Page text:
Education

GOP spending plan offers modest teacher pay raises, no Medicaid expansion

House Speaker Tim Moore (Left) and Senate leader Phil Berger (Right) prepare to share details of the conference report during a press conference Tuesday.

A smug, confident Republican leadership on Tuesday released a two-year, compromise spending plan they said delivers the most dollars — $14.2 billion next fiscal year — ever spent on public education in North Carolina.

Overall, the budget proposal calls for spending $24 billion in the first year of the biennium and $24,8 billion the second year.

Under the budget proposal, a compromise between the House and Senate plans, the state would spend $14.8 billion in the second year of the biennium.

The proposal includes an average 2 percent raise for teachers the first year and just under 2 percent the second year.

Pay-as-you-go for school construction

It also calls for using a pay-as-you go scheme to fund much-needed school construction and renovation.  Republicans say the funding plan saves the state millions in interest payments.

The House had proposed a bond referendum, which is supported by Gov. Roy Cooper.

Under the pay-as-you go scheme, the state would use money from the State Capital and Infrastructure Fund (SCIF) created in 2017 to pay interest payments on existing debt and fund capital improvements to state-owned buildings.

Senate leaders have said their plan could raise $2 billion for K-12 schools over a nine-year period, and do it faster and cheaper than a referendum.

House Speaker Tim Moore said the compromise budget “infuses” $300 million into the SCIF to help jump start it.

“We feel like that gives it protection going forward so that future general assemblies are going to be bound to fund those things,” Moore said.

He said the budget allocates $1.9 billion of the$3.4 billion in the SCIF to K-12 schools and community colleges.

“This is a serious commitment the state is making, not only to school construction but other investments,” Moore said.

State Sen. Harry Brown, (R-Onslow), one of the architects of the pay-as-you-go proposal, said the plan would generate $4.4 billion for K-12 capital improvements over 10 years.

“All of it is debt free,” Brown said. “That means construction on new schools can start years before bond-financing projects can begin. “This plan avoids wasting millions of dollars in unnecessary interest payments, which would take massive sums of money away from other priorities.”

GOP leaders aggressively wagged fingers at Cooper who they said chose not to bring forward a compromise budget before the end of the fiscal year despite being given several opportunities to do so.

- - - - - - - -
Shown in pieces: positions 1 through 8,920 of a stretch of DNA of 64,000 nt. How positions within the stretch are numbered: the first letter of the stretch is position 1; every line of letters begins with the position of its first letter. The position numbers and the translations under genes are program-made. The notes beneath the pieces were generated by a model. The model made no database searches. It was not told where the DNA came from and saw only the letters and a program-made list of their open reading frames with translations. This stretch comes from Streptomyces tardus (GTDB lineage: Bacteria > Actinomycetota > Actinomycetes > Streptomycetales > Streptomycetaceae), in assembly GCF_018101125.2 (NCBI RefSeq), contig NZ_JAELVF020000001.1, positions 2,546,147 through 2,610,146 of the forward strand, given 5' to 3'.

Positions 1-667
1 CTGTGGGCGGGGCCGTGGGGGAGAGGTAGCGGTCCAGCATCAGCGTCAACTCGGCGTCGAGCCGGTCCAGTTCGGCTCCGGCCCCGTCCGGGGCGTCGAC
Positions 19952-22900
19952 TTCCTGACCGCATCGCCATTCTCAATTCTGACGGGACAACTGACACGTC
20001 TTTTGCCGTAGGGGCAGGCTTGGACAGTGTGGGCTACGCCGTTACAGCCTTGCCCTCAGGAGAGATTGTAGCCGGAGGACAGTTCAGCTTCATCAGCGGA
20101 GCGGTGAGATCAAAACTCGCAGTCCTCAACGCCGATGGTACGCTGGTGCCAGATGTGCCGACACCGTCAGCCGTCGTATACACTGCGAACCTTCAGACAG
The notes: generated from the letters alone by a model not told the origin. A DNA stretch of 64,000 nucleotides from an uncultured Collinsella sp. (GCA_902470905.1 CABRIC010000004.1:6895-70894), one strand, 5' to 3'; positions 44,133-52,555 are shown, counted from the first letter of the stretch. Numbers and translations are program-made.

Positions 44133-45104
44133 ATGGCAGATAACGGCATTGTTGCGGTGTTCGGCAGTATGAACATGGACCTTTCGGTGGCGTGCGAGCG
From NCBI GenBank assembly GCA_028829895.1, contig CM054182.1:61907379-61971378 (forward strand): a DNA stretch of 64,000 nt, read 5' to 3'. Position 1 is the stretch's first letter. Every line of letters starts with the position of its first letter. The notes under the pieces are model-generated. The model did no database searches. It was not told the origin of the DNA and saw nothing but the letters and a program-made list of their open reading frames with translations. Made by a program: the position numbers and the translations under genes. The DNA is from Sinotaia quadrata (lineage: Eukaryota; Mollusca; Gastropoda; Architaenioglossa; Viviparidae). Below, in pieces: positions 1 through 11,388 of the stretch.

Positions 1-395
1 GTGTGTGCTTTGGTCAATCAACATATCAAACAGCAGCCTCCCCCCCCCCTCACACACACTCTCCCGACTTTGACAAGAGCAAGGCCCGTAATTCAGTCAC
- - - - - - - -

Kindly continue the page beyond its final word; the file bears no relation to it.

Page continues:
“The governor sent a letter asking that we now delay the budget past the beginning of the new fiscal year,” said Senate leader Phil Berger. “We don’t believe that’s responsible, but we can change the budget at any time if we get a legitimate counter offer.”

Cooper has said Medicaid expansion is critical to his support of any budget proposal. Medicaid expansion has also become a top priority of the N.C. Association of Educators.

Cooper’s spokesperson Fred Porter shared these comments on the budget process on Monday:

“We want a budget that invests in teacher pay instead of more tax cuts for corporations, that has a school and infrastructure bond instead of a slush fund, and that includes Medicaid expansion to insure 500,000 more North Carolinians. Right now, legislative Republicans are not interested in serious negotiations on these issues, but we hope they will change their minds and agree to put everything on the table as Governor Cooper has.

Senate Democratic Leader Dan Blue on Tuesday called on Republicans to work with Democrats to find common ground.

“Democrats have been clear about our budget priorities: Medicaid expansion, a statewide school construction bond, and no more corporate tax cuts,” Blue said in a statement. “The conference report fails to acknowledge any of these; and it makes clear that the Republicans don’t understand the value of finding common ground.”

Republicans offered to hold a special session on access to healthcare that includes Medicaid expansion.

Teacher pay raises

State Rep. Jeffrey Elmore, (R-Wilkes), said the compromise budget focuses on the 15-plus veteran teacher. Past efforts to increase teacher pay have focused on beginning and early-career teachers.

“The House presented a very aggressive teacher pay plan by dealing with the veteran teachers, and the Senate has been very good working with us trying to deal with the issue of salary compression,” Elmore said.

Salary compression is when an organization has negligible differences in pay between people who have differing skill sets and/or experience levels.

Elmore said teachers with 0-15 years of experience would receive automatic step increases of  $1,000.

Teachers with 16-20 years would receive $500 increases both years, those with 21-24 would get a $1,500 increase the first year and $500 the second. Teachers in steps 25 and above would receive $600 increase.

All increases would be effective July 1.

Those teachers with 25-plus years would also receive $500 bonuses each October of the biennium.

Principals would see pay increases, too.  And the state would create a recruitment fund to entice principals to work in low-performing schools.

“We know that it takes strong leadership in the schools to accomplish the goals we need for our children,” Elmore said.